A woman whose husband died from a blood clot while he was in hospital recuperating from surgery has settled her High Court action.
Ellen Hackett's husband John (aged 71), of Finglas, Dublin, who had five children and was a grandfather of six died from a pulmonary thrombo-embolism five years ago.
Mrs Hackett's counsel Des O’Neill SC told the High Court it was their case Mr Hackett was recuperating from an operation when he developed a pulmonary embolism which was allegedly not diagnosed in time, and once diagnosed was allegedly not treated adequately.
Mrs Hackett who had been married to John for 50 years told an inquest into his death that life stood still for her and her family after the death of her husband.
Taking the stand at the inquest two years ago, Mrs Hackett said his coat was hanging in the hall in the family home, but "John is not where he should be".
"You only have to put a foot in the door of our family home to see the shock and devastation of John's death," she said.
The emptiness is palpable. Life has stood still for us as a family since the day John died.
She added: "I have lost my husband, my best friend and life companion of nearly 50 years."
The Coroner returned a verdict of medical misadventure in the case.
In the High Court, Ellen Hackett (aged 74) Kildonan Avenue, Finglas, Dublin, had sued the Mater Hospital Dublin where the initial surgery had been carried out and the Incorporated Orthopaedic Hospital of Ireland, Castle Avenue, Clontarf, Dublin, where Mr Hackett had been transferred for rehabilitation in November 2014.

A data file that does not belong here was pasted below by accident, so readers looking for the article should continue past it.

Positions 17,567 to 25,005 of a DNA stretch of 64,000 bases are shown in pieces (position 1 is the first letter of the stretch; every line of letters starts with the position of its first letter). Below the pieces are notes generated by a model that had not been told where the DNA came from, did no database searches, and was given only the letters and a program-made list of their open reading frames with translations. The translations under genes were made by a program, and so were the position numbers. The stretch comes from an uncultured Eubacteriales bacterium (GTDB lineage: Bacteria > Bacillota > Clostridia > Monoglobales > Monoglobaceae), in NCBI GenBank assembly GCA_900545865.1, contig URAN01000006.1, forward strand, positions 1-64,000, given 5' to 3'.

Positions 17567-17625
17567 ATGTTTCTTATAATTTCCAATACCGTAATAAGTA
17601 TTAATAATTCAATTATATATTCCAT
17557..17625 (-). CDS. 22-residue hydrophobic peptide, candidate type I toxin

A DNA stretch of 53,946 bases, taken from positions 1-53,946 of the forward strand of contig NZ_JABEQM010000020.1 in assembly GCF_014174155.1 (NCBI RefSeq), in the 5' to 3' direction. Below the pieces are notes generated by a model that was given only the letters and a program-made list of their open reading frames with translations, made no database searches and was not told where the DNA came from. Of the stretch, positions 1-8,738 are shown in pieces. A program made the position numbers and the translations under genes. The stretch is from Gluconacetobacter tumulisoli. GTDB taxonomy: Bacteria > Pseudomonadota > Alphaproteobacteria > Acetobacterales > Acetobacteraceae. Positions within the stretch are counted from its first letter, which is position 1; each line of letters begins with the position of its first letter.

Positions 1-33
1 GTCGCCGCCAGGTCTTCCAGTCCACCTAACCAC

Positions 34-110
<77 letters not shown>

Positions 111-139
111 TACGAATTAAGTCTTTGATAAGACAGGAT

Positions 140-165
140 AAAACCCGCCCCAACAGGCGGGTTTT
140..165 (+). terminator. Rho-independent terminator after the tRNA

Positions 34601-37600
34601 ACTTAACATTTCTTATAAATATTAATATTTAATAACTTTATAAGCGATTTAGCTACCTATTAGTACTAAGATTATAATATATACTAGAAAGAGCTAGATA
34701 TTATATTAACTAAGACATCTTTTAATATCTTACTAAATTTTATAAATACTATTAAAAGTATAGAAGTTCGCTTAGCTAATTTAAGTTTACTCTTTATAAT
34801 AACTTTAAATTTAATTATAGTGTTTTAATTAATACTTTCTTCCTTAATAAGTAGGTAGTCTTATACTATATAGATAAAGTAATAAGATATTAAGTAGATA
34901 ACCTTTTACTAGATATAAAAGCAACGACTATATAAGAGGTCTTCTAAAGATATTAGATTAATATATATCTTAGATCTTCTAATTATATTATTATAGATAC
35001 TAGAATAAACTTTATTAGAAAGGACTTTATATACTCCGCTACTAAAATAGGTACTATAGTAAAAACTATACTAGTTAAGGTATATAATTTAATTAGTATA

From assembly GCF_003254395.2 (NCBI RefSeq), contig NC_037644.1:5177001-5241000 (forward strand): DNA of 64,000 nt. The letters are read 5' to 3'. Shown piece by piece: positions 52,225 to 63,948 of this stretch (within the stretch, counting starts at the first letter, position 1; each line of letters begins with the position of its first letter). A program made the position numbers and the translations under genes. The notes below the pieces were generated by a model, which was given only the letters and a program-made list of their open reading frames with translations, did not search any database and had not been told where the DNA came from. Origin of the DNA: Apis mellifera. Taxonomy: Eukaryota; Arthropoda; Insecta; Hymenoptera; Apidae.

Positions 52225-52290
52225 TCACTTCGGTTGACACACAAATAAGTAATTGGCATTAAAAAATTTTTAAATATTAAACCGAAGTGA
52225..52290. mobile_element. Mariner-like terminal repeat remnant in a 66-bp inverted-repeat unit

The case against the Mater Hospital was struck out at the High Court today.
Mrs Hackett had claimed against the Incorporated Orthopaedic Hospital of Ireland, Clontarf, that a large number of opportunities had been allegedly missed to diagnose pulmonary embolism from November 14, 2014 onward and there was an alleged failure to have regard to the fact that in the absence of chest infection, the most likely explanation for reduced blood oxygen levels was pulmonary embolism.
It was further claimed there was an alleged failure to refer Mr Hackett for a CT pulmonary angiogram and an alleged failure by December 1, 2014, to conclude his pleuritic chest pain was likely to be due to pulmonary embolism.
While pulmonary embolism was considered on December 3, 2014, and Mr Hackett was given an injection of the anticoagulant Heparin, it was claimed the dose was too small to have any effect on an established pulmonary embolism.
Mrs Hackett claimed she and her family suffered great distress at the death of Mr Hackett and she found it difficult to come to terms with the sudden loss of her husband. The claims were denied.
Approving the settlement the details of which are confidential, Mr Justice Kevin Cross offered his sympathies to Mrs Hackett and her family.